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Abstract: John Calhoun was appointed commissioner of the Massachusetts Department of Youth Services in 1976. At that point the agency was still in administrative turmoil, as it had switched from state-run training schools to privately-operated treatment programs for the delinquents assigned to its care. In particular, the department struggled to develop adequate purchasing procedures for privatized treatment services. It also grappled with inadequate control of budget and program content; a lack of uniform procedures among its seven regional offices; unsatisfactory auditing and monitoring capabilities in its central office; and consequently, numerous public scandals involving some of its programs. Part A provides an overview of DYS and its problems in 1976, and includes a sample contract from this period. Part B traces the attempt of the Calhoun administration to develop a system that would closely manage DYS's privately-run treatment services, describing in detail efforts to establish a complete contract cycle.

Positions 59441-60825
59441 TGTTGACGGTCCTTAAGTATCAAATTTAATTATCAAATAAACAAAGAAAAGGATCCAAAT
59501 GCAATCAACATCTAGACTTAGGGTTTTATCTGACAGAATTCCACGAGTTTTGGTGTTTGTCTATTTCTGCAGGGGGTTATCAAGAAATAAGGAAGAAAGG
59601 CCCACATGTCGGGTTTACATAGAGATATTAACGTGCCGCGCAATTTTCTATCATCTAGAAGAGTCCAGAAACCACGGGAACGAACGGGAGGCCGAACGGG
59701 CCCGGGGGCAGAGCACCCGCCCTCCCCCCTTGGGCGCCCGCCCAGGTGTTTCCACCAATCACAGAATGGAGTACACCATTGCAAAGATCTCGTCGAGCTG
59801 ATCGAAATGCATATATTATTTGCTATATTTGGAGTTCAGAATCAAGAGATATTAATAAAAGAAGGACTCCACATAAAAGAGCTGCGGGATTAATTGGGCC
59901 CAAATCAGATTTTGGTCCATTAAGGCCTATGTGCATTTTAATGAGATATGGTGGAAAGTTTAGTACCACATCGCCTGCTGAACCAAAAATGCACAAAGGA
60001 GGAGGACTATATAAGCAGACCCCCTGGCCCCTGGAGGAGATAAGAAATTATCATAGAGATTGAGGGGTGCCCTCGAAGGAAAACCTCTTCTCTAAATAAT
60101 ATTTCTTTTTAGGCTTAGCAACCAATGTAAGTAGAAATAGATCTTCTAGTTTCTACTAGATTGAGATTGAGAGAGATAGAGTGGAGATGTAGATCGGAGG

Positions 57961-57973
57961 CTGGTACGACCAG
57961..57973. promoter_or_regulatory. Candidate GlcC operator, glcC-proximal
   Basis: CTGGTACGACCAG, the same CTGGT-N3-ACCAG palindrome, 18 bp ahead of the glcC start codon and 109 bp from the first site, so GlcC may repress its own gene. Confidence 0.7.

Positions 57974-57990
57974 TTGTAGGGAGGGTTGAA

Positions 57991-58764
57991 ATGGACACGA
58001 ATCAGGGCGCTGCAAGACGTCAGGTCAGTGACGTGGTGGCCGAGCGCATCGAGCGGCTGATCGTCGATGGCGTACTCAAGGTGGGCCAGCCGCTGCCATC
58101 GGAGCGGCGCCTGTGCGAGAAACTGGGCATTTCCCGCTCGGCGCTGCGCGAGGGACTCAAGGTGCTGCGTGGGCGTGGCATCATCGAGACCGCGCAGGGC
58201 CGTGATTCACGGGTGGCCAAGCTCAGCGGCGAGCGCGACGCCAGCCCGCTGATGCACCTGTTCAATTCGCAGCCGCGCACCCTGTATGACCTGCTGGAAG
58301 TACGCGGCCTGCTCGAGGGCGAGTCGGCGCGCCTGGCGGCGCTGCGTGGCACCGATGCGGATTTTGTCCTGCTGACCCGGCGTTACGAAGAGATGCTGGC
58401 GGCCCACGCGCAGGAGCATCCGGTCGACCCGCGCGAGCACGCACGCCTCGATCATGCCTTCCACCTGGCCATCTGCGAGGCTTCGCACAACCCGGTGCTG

Learning Objective: The case illustrates the problems involved in contracting for goods and services which are hard to specify, especially in a politically charged environment. The experience of DYS indicates the need to find a balance between the flexibility of contracting for services, and the assurance of standards through contract terms and administration.
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Public Policy Curricular Material Development Program